Death of William Bennett, one of The Alberts dead
William Bennett was an Old Contemptible, a regular soldier who had been serving in the army at the outbreak of the First World War in August 1914. He held the rank of Private, in the 4th Battalion of the Middlesex Regiment, 3rd Division. Unmarried at the time of his death, William’s parents lived at 4 Beatrice Road, in The Alberts.
William was killed in action near La Bassée, northern France on 15 October 1914. He is commemorated on the Le Touret Memorial in France.
The Old Contemptibles were the trained, experienced soldiers of the British Expeditionary Force (BEF). They were recalled from their stations across the British Empire and sent to meet the advancing armies of the Central Powers in northern Europe. The legend has it that they earned their name when the German Kaiser, Wilhelm II, referred to the British soldiers as a ‘contemptible little army’, although there is little evidence for what might be a propaganda tale.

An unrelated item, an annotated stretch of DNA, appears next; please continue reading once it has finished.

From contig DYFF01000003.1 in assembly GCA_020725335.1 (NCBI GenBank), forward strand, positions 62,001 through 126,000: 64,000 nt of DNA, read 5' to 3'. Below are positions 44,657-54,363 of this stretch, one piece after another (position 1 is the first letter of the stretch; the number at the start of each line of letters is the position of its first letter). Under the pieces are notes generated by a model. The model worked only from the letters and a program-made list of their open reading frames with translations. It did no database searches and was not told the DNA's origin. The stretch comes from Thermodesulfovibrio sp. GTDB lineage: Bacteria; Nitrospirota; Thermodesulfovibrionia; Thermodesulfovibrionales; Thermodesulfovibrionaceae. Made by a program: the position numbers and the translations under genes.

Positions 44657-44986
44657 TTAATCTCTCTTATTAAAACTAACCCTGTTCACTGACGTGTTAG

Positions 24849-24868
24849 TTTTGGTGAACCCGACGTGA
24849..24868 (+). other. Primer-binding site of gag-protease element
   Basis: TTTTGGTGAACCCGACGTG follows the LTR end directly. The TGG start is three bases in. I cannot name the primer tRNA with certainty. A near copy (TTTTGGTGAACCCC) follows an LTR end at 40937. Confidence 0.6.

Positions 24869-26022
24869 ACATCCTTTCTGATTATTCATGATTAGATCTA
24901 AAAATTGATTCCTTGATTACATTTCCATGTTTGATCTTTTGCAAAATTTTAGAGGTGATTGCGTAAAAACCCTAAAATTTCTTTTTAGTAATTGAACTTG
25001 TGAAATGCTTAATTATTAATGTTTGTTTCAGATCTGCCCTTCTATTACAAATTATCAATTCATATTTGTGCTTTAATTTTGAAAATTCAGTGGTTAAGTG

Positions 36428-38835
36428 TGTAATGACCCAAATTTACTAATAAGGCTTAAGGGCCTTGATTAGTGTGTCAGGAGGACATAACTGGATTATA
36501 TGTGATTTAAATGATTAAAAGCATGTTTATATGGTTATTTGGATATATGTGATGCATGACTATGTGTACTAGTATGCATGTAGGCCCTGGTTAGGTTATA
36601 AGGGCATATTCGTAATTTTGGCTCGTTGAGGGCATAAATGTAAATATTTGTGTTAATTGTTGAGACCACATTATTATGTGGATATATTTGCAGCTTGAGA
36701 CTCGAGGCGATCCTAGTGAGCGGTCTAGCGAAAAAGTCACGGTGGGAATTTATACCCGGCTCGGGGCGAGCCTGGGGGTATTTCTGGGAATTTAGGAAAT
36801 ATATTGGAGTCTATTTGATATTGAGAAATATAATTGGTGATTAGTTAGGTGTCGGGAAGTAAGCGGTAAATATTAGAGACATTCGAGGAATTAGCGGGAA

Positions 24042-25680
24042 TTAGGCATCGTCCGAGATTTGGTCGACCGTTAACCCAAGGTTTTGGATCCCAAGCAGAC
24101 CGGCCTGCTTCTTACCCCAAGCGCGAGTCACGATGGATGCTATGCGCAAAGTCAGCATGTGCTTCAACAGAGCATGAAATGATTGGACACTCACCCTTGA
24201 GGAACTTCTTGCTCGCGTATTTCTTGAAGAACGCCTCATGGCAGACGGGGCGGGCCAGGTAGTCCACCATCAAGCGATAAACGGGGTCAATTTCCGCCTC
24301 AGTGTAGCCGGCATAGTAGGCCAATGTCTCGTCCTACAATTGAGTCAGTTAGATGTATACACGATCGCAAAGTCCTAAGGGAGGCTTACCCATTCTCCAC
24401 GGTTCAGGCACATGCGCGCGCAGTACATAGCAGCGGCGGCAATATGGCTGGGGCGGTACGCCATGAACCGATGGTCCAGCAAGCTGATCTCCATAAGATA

Unprepared for the huge numbers of the enemy and the new style of warfare (for example, the extensive use of machine guns), the BEF was all-but destroyed in the first months of the war, pushed back almost as far as Paris in the Retreat from Mons.
The Alberts, is a tightly-packed network of linked streets off Sheen Road, Richmond. One hundred years ago the 400 or so two-up-two-down cottages were home to 36 of the men from Richmond who died during the war, and their families.